Review by Kirkus Book Review
Author of three short-story collections and one novel (Victory Over Japan, 1984), Gilchrist is best known for her National Public Radio broadcasts that speak of her childhood along the Mississippi and her adult writer's life. This book of ""journals"" is actually a carefully patterned quilt sewn of the author's NPR ""entries"" and a few assorted essays and speeches. Underlaid with a warm, subtle (sometimes precious) humor, these homey reflections on things near and far (as close as family, as distant as Bach--""It is impossible to be stupid while listening to Bach"") manage, in their spare manner, to pare down to the deceptively simple truth of things: ""We live at the level of our language. Whatever we can articulate we can imagine or understand or explore."" To be illustrated with, the publisher promises, ""an abundance of pictures from the Gilchrist family albums,"" this volume should provide welcome fare for Gilchrist fans. Copyright ©Kirkus Reviews, used with permission.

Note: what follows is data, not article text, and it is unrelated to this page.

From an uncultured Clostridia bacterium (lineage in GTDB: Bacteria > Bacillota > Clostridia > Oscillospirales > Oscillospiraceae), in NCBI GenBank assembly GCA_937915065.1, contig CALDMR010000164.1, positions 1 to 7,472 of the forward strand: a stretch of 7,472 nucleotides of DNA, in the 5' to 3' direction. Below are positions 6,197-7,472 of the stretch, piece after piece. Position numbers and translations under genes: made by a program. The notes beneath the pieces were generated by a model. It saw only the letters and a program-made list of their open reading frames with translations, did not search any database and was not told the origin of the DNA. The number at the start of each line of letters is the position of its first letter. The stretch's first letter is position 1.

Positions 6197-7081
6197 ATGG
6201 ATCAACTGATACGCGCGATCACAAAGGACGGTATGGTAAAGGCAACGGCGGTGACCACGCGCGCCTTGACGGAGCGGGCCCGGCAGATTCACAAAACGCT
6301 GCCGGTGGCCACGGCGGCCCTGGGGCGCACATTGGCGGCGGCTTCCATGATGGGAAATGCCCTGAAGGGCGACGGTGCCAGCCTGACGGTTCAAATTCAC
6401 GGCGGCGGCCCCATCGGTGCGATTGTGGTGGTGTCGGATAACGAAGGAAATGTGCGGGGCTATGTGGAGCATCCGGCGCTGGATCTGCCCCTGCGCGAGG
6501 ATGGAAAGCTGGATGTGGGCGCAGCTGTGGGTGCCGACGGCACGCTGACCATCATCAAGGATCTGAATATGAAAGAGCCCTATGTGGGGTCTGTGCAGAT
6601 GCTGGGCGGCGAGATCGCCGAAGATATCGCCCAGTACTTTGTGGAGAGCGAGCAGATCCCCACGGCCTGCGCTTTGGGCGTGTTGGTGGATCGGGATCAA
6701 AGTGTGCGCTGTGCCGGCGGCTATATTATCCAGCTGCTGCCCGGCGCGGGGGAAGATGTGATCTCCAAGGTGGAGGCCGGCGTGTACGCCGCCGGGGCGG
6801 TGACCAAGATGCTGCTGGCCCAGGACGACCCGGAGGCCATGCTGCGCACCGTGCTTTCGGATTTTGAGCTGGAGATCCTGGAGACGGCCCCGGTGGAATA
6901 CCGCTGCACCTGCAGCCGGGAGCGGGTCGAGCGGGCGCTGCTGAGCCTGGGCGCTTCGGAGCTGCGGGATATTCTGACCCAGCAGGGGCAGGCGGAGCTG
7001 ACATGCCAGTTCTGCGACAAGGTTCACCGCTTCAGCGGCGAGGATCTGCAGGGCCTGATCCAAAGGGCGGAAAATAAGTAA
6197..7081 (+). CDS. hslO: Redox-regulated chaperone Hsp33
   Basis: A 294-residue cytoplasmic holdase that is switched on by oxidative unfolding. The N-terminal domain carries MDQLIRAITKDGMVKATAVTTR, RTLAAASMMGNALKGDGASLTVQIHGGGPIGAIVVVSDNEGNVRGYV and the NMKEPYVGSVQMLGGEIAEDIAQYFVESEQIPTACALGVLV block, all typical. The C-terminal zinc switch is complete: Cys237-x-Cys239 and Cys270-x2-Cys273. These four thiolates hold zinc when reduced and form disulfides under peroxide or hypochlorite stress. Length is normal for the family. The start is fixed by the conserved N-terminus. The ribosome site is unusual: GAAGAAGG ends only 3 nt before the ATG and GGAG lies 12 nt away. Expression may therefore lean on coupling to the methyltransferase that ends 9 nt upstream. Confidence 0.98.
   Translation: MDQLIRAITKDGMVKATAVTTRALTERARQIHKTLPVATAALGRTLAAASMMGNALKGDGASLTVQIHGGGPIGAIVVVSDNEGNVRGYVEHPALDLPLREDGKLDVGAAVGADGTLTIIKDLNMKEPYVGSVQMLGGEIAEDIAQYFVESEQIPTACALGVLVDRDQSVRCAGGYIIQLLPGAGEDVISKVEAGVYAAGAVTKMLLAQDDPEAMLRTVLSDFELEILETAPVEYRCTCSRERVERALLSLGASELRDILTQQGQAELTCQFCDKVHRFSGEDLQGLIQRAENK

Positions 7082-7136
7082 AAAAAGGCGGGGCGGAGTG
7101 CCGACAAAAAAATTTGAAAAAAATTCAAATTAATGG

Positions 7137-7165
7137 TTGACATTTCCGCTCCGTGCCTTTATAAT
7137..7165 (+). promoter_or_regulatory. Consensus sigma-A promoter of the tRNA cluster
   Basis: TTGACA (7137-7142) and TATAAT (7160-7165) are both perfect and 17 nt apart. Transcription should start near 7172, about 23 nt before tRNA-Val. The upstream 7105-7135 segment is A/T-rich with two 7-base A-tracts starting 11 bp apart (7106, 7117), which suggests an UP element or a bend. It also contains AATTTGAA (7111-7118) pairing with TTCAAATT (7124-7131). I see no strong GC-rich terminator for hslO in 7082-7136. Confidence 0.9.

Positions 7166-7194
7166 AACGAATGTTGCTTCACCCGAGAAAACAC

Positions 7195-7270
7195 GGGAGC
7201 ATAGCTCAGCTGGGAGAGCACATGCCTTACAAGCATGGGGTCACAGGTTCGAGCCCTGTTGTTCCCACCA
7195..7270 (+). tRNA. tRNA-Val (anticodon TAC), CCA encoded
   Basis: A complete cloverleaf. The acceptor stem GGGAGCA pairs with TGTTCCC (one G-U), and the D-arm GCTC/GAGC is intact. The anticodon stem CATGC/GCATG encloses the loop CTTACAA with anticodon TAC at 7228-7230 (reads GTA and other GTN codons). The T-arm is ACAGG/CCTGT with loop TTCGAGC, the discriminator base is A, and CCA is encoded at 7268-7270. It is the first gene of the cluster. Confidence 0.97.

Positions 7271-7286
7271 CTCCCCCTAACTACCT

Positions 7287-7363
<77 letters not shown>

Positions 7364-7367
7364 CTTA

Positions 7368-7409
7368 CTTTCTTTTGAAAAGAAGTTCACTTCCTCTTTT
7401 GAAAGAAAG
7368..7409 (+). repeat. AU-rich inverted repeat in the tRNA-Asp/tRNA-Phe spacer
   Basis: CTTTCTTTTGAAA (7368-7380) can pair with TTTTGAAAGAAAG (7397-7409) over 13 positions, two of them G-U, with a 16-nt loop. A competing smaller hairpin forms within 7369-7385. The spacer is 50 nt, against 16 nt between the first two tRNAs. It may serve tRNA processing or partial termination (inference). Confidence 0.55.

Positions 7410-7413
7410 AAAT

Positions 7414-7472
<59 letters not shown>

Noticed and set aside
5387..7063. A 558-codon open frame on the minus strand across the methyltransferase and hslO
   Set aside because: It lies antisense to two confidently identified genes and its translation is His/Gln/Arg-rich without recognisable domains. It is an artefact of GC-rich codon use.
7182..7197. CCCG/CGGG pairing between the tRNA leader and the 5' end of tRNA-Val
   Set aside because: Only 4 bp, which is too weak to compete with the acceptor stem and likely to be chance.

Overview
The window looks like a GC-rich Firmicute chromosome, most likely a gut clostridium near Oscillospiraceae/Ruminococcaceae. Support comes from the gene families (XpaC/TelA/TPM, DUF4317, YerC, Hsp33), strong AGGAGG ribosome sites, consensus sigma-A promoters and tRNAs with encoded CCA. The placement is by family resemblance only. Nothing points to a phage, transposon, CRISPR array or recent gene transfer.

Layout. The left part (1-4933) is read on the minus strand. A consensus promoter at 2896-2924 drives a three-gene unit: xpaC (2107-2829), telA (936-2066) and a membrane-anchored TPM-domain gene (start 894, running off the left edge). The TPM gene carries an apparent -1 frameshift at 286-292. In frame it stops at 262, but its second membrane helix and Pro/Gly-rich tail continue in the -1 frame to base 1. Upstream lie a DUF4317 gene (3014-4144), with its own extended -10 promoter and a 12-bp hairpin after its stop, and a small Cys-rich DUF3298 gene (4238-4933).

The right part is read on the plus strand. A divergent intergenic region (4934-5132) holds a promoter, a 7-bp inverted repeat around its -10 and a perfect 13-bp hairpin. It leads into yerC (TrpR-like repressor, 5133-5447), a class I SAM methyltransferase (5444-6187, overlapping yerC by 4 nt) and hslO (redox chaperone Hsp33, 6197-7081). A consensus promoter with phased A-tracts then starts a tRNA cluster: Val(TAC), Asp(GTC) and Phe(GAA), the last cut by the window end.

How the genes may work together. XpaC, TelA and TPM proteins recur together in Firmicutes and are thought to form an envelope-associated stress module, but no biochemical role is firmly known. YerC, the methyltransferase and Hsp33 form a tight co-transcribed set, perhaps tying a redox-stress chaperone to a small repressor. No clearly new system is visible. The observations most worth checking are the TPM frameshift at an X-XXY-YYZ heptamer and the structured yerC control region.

Copyright (c) Kirkus Reviews, used with permission.
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